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Jason
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Just finished putting together my handouts for my Achtung Cthulhu Gamehole game. Given the OfficeMax bill I racked up, I might have to find another use for these after this weekend. Maybe Evercon?
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Gary Gygax was a certifiable badass:

https://mobile.twitter.com/cjciaramella/status/875155657888071681

Because the twitter feed does not seem to be loading, here's the short of it: somebody sent a FOIA request in and got the FBI's file on the originator of the hobby. It makes him sound like the original murder-hobo. I also need a Liberian bank account to store my dungeon loot.

After listening to the two social encounters episodes, I thought I'd share a simple system that I use to build social encounters. I make no claims as to originality--I'm sure I've stole this from other sources, which I'm too lazy to backtrack. Anyway, it comes down to three questions.

1. What is one unique / interesting about this NPC that is immediately apparent?

You really only need one thing to distinguish most NPCs. The "guard" is far less interesting than the guard with a cleft palate, or the guard with a squeaky high voice, or the guard with terrible flatulence. Major NPCs should get three things, tops.

2. What does the NPC want from the PCs and/or what do the PCs want from the NPC?

This can go either way or both ways, as long as someone wants something. Altruistic groups may jump at the first opportunity to help an NPC. Most other groups will be interested in some sort of bilateral exchange. You will know your players best.

3. What is the conflict?

This is what makes a social encounter important. Without it, you are just jawing meaninglessly with the NPCs. Note, by conflict I don't necessarily mean a combat (though that is certainly possible). Rather, there should be some obstacle as to someone getting what they want (see #2 above).

To apply to Fritz the mechanic, Sean's example from episode 127:

1. Interesting feature: Fritz is old and slow as hell.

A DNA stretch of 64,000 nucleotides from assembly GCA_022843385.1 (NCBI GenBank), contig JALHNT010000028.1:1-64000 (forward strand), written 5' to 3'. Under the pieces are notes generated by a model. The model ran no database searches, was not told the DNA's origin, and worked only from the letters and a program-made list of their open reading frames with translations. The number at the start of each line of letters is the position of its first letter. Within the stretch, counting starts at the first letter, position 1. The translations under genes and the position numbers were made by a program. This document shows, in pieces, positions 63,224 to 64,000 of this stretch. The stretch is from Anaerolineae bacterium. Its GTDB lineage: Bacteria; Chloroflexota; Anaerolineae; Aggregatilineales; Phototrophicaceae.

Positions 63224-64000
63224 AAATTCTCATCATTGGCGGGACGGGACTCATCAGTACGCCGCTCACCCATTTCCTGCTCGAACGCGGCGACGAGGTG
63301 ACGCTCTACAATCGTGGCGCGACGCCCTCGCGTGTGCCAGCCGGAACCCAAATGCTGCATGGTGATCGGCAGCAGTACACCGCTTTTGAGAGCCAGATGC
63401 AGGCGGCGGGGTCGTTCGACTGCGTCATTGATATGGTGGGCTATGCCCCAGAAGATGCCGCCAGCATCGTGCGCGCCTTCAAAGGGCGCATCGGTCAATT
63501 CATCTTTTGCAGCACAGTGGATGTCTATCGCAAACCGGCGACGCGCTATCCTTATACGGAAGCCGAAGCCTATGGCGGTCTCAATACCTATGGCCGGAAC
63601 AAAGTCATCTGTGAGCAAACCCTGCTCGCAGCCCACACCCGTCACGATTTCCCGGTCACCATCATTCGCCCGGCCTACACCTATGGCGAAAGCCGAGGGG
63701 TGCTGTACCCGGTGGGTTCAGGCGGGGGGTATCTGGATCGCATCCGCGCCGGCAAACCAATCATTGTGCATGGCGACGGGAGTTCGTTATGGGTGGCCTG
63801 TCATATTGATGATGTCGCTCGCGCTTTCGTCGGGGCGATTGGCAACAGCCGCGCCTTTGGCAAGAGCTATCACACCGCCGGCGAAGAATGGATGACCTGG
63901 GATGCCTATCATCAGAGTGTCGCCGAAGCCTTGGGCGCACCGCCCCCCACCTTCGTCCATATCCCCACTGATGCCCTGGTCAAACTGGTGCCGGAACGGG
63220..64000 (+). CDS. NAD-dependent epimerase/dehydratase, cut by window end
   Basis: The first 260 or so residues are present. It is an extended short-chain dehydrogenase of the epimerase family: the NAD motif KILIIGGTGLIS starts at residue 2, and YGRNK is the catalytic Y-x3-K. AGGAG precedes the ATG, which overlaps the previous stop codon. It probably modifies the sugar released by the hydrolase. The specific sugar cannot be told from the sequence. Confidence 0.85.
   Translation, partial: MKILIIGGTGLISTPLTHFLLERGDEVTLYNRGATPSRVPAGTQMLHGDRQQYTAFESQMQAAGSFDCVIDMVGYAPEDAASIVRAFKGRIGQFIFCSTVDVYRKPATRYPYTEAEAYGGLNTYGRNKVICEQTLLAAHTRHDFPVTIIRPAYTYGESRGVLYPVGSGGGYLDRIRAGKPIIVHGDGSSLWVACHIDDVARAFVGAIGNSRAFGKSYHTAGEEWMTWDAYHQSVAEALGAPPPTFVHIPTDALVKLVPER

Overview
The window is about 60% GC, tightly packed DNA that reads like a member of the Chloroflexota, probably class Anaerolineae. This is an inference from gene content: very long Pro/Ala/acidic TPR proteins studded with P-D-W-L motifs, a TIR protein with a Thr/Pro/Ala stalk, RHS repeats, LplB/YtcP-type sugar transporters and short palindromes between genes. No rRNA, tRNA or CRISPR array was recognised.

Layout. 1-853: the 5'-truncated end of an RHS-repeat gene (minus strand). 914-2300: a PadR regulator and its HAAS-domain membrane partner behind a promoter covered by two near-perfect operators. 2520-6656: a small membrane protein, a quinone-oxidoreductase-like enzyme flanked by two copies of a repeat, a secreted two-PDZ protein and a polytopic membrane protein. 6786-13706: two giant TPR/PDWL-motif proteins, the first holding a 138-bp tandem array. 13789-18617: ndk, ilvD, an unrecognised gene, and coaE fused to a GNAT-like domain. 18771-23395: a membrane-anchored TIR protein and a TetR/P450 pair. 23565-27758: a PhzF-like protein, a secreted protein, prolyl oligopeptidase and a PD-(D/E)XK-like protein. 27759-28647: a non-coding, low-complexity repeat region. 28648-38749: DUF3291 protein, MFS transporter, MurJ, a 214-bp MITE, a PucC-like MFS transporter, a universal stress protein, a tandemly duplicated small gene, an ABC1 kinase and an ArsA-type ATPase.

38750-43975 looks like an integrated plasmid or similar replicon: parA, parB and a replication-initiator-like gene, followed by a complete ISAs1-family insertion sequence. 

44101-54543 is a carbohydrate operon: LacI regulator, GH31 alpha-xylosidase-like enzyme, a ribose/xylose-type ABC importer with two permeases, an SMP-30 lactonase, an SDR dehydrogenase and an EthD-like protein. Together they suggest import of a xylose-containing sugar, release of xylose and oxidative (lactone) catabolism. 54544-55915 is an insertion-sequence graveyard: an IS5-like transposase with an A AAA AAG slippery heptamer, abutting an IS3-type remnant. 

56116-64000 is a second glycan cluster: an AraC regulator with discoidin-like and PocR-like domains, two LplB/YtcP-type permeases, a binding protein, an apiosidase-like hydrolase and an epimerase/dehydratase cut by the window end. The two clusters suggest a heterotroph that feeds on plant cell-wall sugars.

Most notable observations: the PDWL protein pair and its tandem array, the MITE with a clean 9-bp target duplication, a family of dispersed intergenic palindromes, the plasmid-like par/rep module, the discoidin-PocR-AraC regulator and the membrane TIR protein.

2. The PCs want their car fixed.

3. There's a guy in the trunk that Fritz might discover.

Conversely, I am less certain about Brett's example with the baker, mainly because there's no conflict. Perhaps she's secretly spying for the thieves' guild and the PCs just marked themselves as outsiders by asking simple questions about the city.

You can tie another NPC to any of the goals or conflicts you identified above and then ask the three questions about that NPC. Pretty soon you have a web of social interactions that can take up a whole night, or at least until the PCs get sick of talking to people and start stabbing everything in sight.

Hope that's helpful. Let me know your thoughts!

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Prepare to make a sanity check: International Business Times: Doctors Succesfully Pull Out 'Large' Live Roach Out Of Woman's Skull. http://google.com/newsstand/s/CBIwoamHmTQ

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I was very happy to see interest for the session of Achtung!Cthulhu I plan to run under the Gaming and BS Banner at Gamehole Con. (You can find a description of the event on the Gamehole Con page at 2 p.m. on Friday.) I am considering adding a second session on Saturday afternoon at 2 p.m., but I need to know that there's interest because it would involve restructuring my schedule.

Please post if you're interested. Assuming the Gamehole Con Masters approve another session (the sacrifices are already lined up), I will send out an announcement here so you have a chance to sign up ahead of the general masses.

I look forward to seeing everyone at the best Con in the Midwest/World!

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